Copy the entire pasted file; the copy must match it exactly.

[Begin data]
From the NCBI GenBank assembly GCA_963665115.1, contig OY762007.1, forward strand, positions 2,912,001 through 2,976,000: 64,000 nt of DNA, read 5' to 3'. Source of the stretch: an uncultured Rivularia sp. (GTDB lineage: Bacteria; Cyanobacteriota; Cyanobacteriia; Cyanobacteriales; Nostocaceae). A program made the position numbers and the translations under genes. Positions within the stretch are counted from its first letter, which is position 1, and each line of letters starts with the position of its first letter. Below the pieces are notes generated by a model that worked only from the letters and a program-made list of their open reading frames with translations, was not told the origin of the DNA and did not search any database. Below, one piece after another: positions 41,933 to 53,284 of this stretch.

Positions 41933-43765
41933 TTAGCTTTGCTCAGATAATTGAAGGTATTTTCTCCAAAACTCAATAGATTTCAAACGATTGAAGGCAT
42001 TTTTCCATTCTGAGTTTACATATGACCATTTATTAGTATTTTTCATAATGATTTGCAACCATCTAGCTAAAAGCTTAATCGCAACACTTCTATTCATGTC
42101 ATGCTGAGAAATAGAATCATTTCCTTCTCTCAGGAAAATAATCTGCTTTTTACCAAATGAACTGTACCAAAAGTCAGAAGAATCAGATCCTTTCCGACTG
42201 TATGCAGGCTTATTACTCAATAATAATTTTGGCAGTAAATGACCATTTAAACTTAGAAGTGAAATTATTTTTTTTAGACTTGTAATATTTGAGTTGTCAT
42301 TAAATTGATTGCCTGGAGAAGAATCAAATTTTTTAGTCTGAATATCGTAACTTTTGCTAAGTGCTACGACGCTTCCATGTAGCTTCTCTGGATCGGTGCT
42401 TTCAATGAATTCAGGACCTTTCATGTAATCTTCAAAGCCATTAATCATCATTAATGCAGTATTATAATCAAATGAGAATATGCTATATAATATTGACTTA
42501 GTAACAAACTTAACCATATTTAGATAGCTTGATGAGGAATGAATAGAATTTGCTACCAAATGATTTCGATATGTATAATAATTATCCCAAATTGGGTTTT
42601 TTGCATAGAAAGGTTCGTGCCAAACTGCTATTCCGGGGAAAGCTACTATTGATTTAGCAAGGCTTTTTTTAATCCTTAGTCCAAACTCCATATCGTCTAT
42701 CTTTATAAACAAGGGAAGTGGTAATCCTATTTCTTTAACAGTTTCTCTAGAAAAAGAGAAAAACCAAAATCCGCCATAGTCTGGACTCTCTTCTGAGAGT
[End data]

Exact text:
From the NCBI GenBank assembly GCA_963665115.1, contig OY762007.1, forward strand, positions 2,912,001 through 2,976,000: 64,000 nt of DNA, read 5' to 3'. Source of the stretch: an uncultured Rivularia sp. (GTDB lineage: Bacteria; Cyanobacteriota; Cyanobacteriia; Cyanobacteriales; Nostocaceae). A program made the position numbers and the translations under genes. Positions within the stretch are counted from its first letter, which is position 1, and each line of letters starts with the position of its first letter. Below the pieces are notes generated by a model that worked only from the letters and a program-made list of their open reading frames with translations, was not told the origin of the DNA and did not search any database. Below, one piece after another: positions 41,933 to 53,284 of this stretch.

Positions 41933-43765
41933 TTAGCTTTGCTCAGATAATTGAAGGTATTTTCTCCAAAACTCAATAGATTTCAAACGATTGAAGGCAT
42001 TTTTCCATTCTGAGTTTACATATGACCATTTATTAGTATTTTTCATAATGATTTGCAACCATCTAGCTAAAAGCTTAATCGCAACACTTCTATTCATGTC
42101 ATGCTGAGAAATAGAATCATTTCCTTCTCTCAGGAAAATAATCTGCTTTTTACCAAATGAACTGTACCAAAAGTCAGAAGAATCAGATCCTTTCCGACTG
42201 TATGCAGGCTTATTACTCAATAATAATTTTGGCAGTAAATGACCATTTAAACTTAGAAGTGAAATTATTTTTTTTAGACTTGTAATATTTGAGTTGTCAT
42301 TAAATTGATTGCCTGGAGAAGAATCAAATTTTTTAGTCTGAATATCGTAACTTTTGCTAAGTGCTACGACGCTTCCATGTAGCTTCTCTGGATCGGTGCT
42401 TTCAATGAATTCAGGACCTTTCATGTAATCTTCAAAGCCATTAATCATCATTAATGCAGTATTATAATCAAATGAGAATATGCTATATAATATTGACTTA
42501 GTAACAAACTTAACCATATTTAGATAGCTTGATGAGGAATGAATAGAATTTGCTACCAAATGATTTCGATATGTATAATAATTATCCCAAATTGGGTTTT
42601 TTGCATAGAAAGGTTCGTGCCAAACTGCTATTCCGGGGAAAGCTACTATTGATTTAGCAAGGCTTTTTTTAATCCTTAGTCCAAACTCCATATCGTCTAT
42701 CTTTATAAACAAGGGAAGTGGTAATCCTATTTCTTTAACAGTTTCTCTAGAAAAAGAGAAAAACCAAAATCCGCCATAGTCTGGACTCTCTTCTGAGAGT